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Showing posts from July, 2006

CBP Slugs It Out

An Agricultural Inspector at the airport in Seattle intercepted a slug that had stowed away in a container of Bulgarian mushrooms. This, however, was not your typical harmless Bulgarian slug. Apparently, it is the Lex Luther of slugs--the voracious Lehmannia nyctelia . This particular slug also carries nasty crop viruses. So, nice catch by the inspectors. Read all about it here . All of which serves as a nice reminder that import compliance involves a number of agencies including the Department of Agriculture, the Animal Plant Health Inspection Service, Food & Drug, etc. Customs and Border Protection, by enforcing these agencies' rules, plays an important role in securing the food supply not just against intentional tampering but also from inadvertent threats such as slugs. This sometimes has more immediate and practical consequences than one might expect. Here in Chicago, we lost many old trees to the dreaded Asian longhorn beetle . Now, we are loosing ash trees to t

Oh, no . . .

Remember when this blog was about customs law? It will be again soon. In the meantime, I was thinking about a post on the Tour de France and how kids in America have never before had the opportunity to have a hero named "Floyd." Mayberry jokes would have followed. But, now I see this . Let's hope it is not true.

El Mejor de Guerrero

Cycling in on Friday, I hit a red light near a woman selling tamales from a cooler and a push cart. Given that she may be violating a number of laws, I will not specify where. Someday, when I drive, I am going to stop and load up on her tamales. They must be good because her sign says "El Mejor de Guerrero." She has about a dozen varieties including cheso con jalepeno, which is what I most want to try. Others include beef, pork, and pineapple. Guerrero is a long way from Chicago. It lies between Oaxaca and Michoacan on the pacific coast. I know nothing about this woman. She is around 60 and looks like she has had a rough life by North American standards. She may be younger. I don't know how she found herself in Chicago or whether she is legally here. Let's assume she is illegal. In addition, she probably pays no taxes, has no local business license, and no health inspection certificate. OK, technically, that is all bad. But, is it really? The federal, state, count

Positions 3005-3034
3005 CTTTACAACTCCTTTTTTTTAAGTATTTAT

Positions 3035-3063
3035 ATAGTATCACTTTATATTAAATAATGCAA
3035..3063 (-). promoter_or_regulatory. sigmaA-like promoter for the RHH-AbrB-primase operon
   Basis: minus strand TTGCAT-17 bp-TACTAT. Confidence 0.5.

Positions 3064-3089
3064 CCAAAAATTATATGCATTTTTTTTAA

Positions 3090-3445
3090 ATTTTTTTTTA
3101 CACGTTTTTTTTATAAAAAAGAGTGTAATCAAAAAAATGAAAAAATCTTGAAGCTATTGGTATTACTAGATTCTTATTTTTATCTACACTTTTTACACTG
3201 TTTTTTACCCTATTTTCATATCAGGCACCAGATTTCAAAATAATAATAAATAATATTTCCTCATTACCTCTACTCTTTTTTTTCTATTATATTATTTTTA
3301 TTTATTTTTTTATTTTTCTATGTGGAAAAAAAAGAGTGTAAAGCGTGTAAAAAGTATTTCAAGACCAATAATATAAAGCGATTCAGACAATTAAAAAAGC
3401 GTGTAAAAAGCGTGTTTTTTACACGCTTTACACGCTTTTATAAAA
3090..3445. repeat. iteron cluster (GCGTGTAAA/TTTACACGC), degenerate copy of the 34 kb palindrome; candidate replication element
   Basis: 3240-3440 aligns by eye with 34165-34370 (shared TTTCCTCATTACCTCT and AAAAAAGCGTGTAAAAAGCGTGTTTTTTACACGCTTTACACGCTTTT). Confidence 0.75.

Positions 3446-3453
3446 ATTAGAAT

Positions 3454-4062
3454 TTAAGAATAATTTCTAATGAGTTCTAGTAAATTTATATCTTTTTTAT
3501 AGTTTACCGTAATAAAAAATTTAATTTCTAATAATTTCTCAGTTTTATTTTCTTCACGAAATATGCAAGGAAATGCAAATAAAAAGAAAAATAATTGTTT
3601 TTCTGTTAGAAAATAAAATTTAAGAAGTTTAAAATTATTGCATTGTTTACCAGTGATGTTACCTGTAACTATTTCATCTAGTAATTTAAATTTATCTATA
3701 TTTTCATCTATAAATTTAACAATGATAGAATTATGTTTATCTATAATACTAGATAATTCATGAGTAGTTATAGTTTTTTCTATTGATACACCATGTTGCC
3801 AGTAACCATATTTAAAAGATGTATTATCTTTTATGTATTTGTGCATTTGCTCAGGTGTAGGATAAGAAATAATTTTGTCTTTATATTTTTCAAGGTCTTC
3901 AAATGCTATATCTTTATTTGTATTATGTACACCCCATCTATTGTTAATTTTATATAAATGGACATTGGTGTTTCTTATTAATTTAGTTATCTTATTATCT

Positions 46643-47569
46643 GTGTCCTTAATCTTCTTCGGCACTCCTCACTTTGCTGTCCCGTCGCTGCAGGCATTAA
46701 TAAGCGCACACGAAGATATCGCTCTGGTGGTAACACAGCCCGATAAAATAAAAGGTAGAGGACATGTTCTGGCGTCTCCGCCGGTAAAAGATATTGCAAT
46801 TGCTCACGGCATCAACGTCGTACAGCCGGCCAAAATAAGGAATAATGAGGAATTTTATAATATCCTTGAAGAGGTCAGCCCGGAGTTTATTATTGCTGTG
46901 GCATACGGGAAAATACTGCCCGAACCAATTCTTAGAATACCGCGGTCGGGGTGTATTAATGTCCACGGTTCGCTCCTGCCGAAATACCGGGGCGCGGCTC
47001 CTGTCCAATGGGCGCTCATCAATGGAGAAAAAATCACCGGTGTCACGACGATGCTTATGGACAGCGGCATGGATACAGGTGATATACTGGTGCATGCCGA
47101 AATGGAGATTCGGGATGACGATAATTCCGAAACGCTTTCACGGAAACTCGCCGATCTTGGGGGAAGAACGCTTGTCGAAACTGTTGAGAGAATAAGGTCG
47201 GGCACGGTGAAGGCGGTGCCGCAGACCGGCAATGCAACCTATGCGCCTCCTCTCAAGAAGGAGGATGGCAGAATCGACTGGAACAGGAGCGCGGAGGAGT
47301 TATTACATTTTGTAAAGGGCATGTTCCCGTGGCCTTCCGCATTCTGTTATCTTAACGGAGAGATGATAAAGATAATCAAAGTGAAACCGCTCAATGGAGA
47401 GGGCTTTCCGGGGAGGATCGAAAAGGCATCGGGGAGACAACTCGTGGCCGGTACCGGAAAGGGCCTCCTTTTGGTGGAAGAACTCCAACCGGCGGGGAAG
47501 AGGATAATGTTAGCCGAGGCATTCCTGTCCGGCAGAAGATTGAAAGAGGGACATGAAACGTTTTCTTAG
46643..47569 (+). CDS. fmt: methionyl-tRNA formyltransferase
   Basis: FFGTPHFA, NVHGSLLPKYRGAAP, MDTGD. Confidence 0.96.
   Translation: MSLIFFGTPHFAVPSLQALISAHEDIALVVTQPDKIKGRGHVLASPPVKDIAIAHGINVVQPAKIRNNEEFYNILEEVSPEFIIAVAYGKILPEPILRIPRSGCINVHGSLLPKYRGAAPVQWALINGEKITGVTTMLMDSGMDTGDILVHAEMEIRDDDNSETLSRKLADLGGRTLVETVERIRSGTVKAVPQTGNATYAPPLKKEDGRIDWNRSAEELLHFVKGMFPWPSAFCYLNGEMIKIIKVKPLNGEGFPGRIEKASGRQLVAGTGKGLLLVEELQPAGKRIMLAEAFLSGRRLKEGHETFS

Road Block

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According to smarmy Phil Keoghan , a road block is a task only one person may perform. Last night, pretty strong storms came through. This morning, I rode my bike to work. Through the magic of the Treo 700p camera, I can show you a real road block. This one is around Foster on the Lakefront bike path. Also sighted on the ride today: A guy running in what looked like a pair of ski boots with leaf springs attached at the bottom. They looked as if they had come from the Hanna-Barbera workshop. I have no idea what these are called and I can't find a picture to illustrate them. A woman riding a Trek 730 with a milk crate basket on the back. Attached to the basket was a license-plate style sign emblazoned with the slogan "Bicycling: A quiet statement against oil," or something similar. She was impressively fast. UPDATE: They are called Kangoo Jumps. You be the judge.

Senate Moves to Allow Some Prescription Drug Imports

According to this article from Chicago's paper of record, Senator Vitter of Louisiana has introduced a measure requiring CBP to allow the the importation of prescription drugs by individuals. The proposal is an amendment to the Homeland Security appropriations bill.

The Fine Art of Customs Law

The GranneBlog has a fascinating post on a piece of customs law history relating to the tariff classification of abstract art. So, consider this an annotation to that otherwise fine post. Given the excellent library of honest-to-goodness paper and leather books in my office, I was able to find the relevant decision , which is Brancusi v. United States , T.D. 43063 (1928). It includes a picture of the sculpture as well. Sorry for the poor scan. Keep in mind that it is a black and white photo from 1928.

I Need To Open A Book Now and Then